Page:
More significant than scale economies, though, are the management controls Metapoint offers each enterprise. Shaughnessy, the general partner, says most firms Metapoint has acquired had been dominated by an owner-operator who had surrounded himself with weaker managers. The owner had been near retirement, or was simply tired of the business. After clinching the deal, Metapoint installs professional managers, often as co-investors who can raise their equity stake if they meet performance benchmarks. It also places one or two limited partners on the board of directors, mainly to offer ideas and personal contacts. The new leadership then revamps the management structure; this typically involves a new information system that can track costs and profitability by product and help run the enterprise more effectively. Such managerial and financial controls have allowed Metapoint's partners to earn more than their desired pretax return of 30 percent.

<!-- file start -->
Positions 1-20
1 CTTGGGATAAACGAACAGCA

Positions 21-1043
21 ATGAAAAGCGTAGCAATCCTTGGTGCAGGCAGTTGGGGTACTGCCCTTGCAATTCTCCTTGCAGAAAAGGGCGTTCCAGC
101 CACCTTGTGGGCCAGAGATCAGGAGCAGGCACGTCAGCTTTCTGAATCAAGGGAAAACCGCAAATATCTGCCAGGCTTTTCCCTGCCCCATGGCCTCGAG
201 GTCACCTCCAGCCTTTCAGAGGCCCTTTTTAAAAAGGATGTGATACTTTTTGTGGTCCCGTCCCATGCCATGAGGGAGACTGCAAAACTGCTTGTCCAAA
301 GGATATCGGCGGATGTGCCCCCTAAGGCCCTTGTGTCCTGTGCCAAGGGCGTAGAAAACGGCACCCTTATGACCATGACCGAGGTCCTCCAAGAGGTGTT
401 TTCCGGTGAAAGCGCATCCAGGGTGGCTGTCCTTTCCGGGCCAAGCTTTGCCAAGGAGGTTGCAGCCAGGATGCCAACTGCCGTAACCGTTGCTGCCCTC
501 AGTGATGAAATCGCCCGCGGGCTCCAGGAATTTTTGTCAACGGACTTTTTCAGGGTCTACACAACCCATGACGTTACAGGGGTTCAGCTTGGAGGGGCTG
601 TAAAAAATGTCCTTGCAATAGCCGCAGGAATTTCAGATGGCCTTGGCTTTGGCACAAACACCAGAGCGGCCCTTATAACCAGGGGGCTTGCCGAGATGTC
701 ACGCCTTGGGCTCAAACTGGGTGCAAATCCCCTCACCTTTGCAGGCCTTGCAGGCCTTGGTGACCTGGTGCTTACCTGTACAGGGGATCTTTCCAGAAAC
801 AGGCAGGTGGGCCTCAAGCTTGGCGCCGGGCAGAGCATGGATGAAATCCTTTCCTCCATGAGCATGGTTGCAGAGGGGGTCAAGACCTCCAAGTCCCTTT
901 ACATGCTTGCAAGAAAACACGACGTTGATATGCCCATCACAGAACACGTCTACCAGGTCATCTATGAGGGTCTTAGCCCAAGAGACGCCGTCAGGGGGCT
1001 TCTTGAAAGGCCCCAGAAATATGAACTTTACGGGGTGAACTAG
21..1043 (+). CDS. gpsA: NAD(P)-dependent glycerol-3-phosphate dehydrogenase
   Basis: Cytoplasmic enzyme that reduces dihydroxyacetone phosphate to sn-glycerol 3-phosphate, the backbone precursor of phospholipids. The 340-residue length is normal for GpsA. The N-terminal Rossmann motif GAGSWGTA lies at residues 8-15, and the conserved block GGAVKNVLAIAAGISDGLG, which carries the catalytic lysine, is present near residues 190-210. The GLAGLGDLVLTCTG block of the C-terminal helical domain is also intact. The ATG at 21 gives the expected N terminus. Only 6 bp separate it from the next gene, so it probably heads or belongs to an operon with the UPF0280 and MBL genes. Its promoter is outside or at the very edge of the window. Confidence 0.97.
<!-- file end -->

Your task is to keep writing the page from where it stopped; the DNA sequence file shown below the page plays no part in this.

The corporate acquirers of the world, moreover, are now pervasive. Smart, industrious individuals may still be able to strike it rich by acquiring an ongoing business, but the odds increasingly favor corporate buyers. Their pockets are deeper, their contacts broader, and their size often provides an edge in marketing, distribution, and management. When small, private firms change hands these days, more of them are apt to grow not just larger, but also more formal, objective, and wedded to technology. The world of small business, in short, is growing more corporate.


Rise of the Limited Partnership